We had brunch this morning at home. Alex made a version of his old favorite, the Montana Breakfast, and this combined with some strong coffee and good cheer was a recipe for a relaxing morning of food and friends. The dogs were on their best behavior and even Lucky was receptive to playing with the children. It was a nice break from the everyday routine and we enjoyed every minute.
We're slowly putting a list of properties together to explore when we get back East. As much as we'd like to move to a permanent location, we're looking forward to some quality time in New York. The cruise is the first two weeks in February and we're contemplating doing some catering in the New York area while we're looking for our next place. Feel free to email us if you're interested in doing a dinner during the late winter season.
The new MacBook has arrived and I love it. We were able to save the hard drive off my Powerbook (thanks Mark!) and it's housed in its own little case now. So I have two back-up drives to work from and theoretically there was no loss of data. I have yet to boot it up and check for myself. Somehow having a new computer is very freeing and I am loath to revisit my old information. As long as I have access to it I don't feel the need to tap into it yet. A fresh start can be a beautiful thing.
The MacBook is bigger and slightly heavier than I was expecting. I actually love the size of the my new computer, it's so much more portable than my old one. The enclosed keyboard is pretty cool an it fits perfectly in my lap. I'm still at the stage where I almost hate to use it because I don't want to get it dirty, but I'm getting over it quickly. It's such a pleasure to use, who could stay away from it? The increased speed is wonderful, it's especially noticeable at home where we have dial-up. I didn't think that I would like the glossy screen but it's actually pretty cool. I haven't had any real issues with reflection at all.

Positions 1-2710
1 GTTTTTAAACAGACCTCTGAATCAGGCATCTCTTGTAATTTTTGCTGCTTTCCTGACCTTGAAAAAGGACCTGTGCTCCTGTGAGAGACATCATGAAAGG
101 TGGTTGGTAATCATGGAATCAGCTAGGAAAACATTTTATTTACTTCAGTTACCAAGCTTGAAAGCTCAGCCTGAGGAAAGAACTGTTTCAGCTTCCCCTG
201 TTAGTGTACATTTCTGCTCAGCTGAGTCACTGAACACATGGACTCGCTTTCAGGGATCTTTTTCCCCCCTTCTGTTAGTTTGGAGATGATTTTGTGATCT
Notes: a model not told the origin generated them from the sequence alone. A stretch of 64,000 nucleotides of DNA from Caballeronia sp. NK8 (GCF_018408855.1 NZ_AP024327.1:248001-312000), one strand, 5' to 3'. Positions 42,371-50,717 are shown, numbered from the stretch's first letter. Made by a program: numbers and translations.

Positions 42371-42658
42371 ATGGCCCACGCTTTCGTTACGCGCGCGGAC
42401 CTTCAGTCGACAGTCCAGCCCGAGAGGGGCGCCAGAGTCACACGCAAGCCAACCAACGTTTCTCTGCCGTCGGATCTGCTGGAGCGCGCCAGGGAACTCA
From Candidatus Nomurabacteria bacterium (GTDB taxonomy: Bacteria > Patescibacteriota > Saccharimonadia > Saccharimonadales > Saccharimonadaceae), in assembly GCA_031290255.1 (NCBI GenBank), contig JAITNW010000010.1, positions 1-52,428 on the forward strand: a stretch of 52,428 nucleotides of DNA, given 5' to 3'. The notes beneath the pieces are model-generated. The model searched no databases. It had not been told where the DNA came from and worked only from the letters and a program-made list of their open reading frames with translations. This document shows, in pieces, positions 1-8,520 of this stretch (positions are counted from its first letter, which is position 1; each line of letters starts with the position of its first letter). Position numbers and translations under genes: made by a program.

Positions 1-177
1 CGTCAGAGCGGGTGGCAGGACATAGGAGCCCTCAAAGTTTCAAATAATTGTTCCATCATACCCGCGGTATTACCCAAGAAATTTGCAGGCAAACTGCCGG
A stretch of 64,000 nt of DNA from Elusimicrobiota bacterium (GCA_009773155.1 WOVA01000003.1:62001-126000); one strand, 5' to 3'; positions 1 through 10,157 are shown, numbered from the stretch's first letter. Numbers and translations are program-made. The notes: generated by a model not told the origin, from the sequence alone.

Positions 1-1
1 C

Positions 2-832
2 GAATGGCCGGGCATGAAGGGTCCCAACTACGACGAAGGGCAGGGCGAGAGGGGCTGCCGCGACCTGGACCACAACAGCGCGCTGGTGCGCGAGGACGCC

We had a lively debate about eating at Ramsay's again today. Alex is convinced that he's still serving the same dishes that he served ten years ago. I find that hard to believe. They may be variations on dishes that he created many years ago, but there's no way to be a great chef without growing over the passage of time. Our palates change with age and so do our dishes. Besides, even though the food may not be cutting edge, most reviews agree that it is executed almost perfectly and tastes delicious. That's no easy task. I can count on the fingers of one hand the number of experiences I've had where restaurant food was close to technical perfection. To me that's worth going to see and taste. Every meal does not have to be comprised of something new and different. There's something to be said for execution, flavor, and technique, for without these base skills to stand on, why bother cooking in a restaurant at all? Strong technique, a great palate--which results in the ability to create amazing flavors, and the ability to teach your staff to execute them both to your standards, are the building blocks that make restaurant chefs great, regardless of the kind of cuisine that they choose to create. That's what makes a meal inspiring to me, the passion and the drive that go into creating someone's vision of pefection in the kitchen. Hydrocolloids and enzymes are fun, but true passion, if it exists, is where I look for inspiration. Now the only question is whether or not Ramsay can provide that. We'll find out in January.